Turning to alcohol or illicit drugs to numb the emotional pain
Seeking solace through a sexual relationship
Overeating or under-eating
Sleeping more than usual or not getting enough sleep
It is said that a teenager who loses a parent is also subconsciously mourning the end of the childhood he’d led up until now. However in the case of Vic the boys have potentially regained a childhood…I just hope and pray it is not too late for them to have a childhood.
Five Stages of Grieving
Shock / Denial
This is a protective mechanism that helps the person to function for the time being. With denial, the person may refuse to believe what happened. For instance, one teen was waiting for her friend to come to her graduation party and kept texting him to see when he would be there. Finally, she got a call from his sister telling her that he was killed in a motorcycle accident. She refused to believe he was dead, however, and reacted by telling the sister she was lying. Of course, his friend was experiencing shock. During shock, the person can function as though nothing happened, but may feel like she is in a surreal world or place.
Often there is blaming others for the loss or lashing out at people. Sometimes people act out their anger in other ways. The mother of a teen realized she was blaming her son for causing his own death after she began telling his friends, “Please, don’t do this to your mothers.” In essence, she was saying to her son, “Look what you’ve done to me.” The anger needs to be processed, though. The mother began to realize that her son was a teenager and that teenagers take risks. Teenagers’ brains aren’t fully developed in the area of judgment, so they don’t gauge risks the same way as an adult. Also, there were other factors that contributed to her son’s death besides his risk-taking behavior. Working through the anger helps a person to move through the other stages of grieving.
Bargaining / Magic
This often involves either cutting a contract with yourself, asking your higher power to take you out of the situation or fantasizing that this is some sort of dream and tomorrow you’ll wake up and it will never have happened. This stage helps the person to feel some control over the situation. For example, when one mother saw her son in the hospital emergency room lying dead in a body bag after all attempts of resuscitation had failed, she laid over his body begging God to breathe life back into him, praying for a miracle.
Depression / Grief / Sadness
This stage involves a lot of “what ifs.” The person now turns the anger inward and blames herself for the loss. Often this is false guilt, though, and the person really had no control over what happened or no real way to prevent it. This stage provides an opportunity for the person to grow spiritually and perhaps further develop spiritual beliefs as she searches for the meaning or purpose of life, death, pain and suffering. Even if the person is somehow at fault, perhaps the person’s actions or shortcomings are being used as part of a greater plan.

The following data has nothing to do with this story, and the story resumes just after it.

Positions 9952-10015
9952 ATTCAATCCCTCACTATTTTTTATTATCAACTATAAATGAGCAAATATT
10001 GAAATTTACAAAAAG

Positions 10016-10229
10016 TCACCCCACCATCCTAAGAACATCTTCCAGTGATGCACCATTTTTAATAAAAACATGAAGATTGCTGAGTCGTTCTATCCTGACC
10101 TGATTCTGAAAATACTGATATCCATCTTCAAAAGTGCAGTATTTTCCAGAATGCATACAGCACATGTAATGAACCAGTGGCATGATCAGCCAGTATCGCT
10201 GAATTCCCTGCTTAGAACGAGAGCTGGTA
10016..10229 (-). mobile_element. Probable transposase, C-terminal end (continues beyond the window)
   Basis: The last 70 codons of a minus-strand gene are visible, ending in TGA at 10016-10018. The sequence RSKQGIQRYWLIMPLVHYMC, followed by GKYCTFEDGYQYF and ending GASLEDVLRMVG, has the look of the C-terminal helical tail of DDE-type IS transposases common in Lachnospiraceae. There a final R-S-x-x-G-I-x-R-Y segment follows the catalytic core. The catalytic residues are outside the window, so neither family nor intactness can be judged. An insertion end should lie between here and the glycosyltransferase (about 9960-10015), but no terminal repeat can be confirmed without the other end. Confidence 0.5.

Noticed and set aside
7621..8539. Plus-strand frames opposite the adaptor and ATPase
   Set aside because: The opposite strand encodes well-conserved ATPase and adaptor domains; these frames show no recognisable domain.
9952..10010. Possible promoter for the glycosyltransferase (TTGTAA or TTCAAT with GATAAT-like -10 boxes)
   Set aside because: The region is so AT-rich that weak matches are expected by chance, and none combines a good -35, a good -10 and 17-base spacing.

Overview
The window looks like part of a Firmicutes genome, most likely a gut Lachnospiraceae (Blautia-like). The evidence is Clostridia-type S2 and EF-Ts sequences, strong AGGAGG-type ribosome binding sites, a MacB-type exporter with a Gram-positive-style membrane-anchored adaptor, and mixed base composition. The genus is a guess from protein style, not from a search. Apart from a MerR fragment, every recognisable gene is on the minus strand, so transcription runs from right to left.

Acceptance / Forgiveness / Resolution
Accepting the loss doesn’t mean you like what happened. It does mean that you are trusting that life can be good again in spite of the hurt and pain the loss has caused you. Sometimes we need to forgive the loss or perhaps someone who has directly caused our pain or grief. Forgiving means letting go of bitterness and revenge, which only harm us and not the offender. To be unforgiving means we are not moving on and letting go, but continuing to allow ourselves to be hurt by the other party or the loss. We feel more powerless when we keep wanting something from others that they cannot give us. Perhaps this is an apology or maybe a change of heart. Nevertheless, we can always grow and move on without seeing any change in the other person or getting back what was taken from us. We take back our power in the situation when we begin reversing the negative consequences in our lives and perhaps by finding new purposes and meanings for our lives. http://www.cincinnatichildrens.org/service/s/surviving-teens/stressors/grief-loss/
Grief never ends, but it does change in character and intensity. Grieving is like the constantly shifting tides of the ocean; ranging from calm, low tides to raging high tides that change with the seasons and the years. I know this from my parents and BFF deaths.
We will meet with the Hospice councillor that the boys saw last year – they connected with him. Maybe it is time to start Jared on an anti-depressant….
We love the boys so much. I wish we could wrap them in cotton and protect them from the world. They are so beautiful and have these AMAZING personalities. They are not difficult or rebellious teenagers.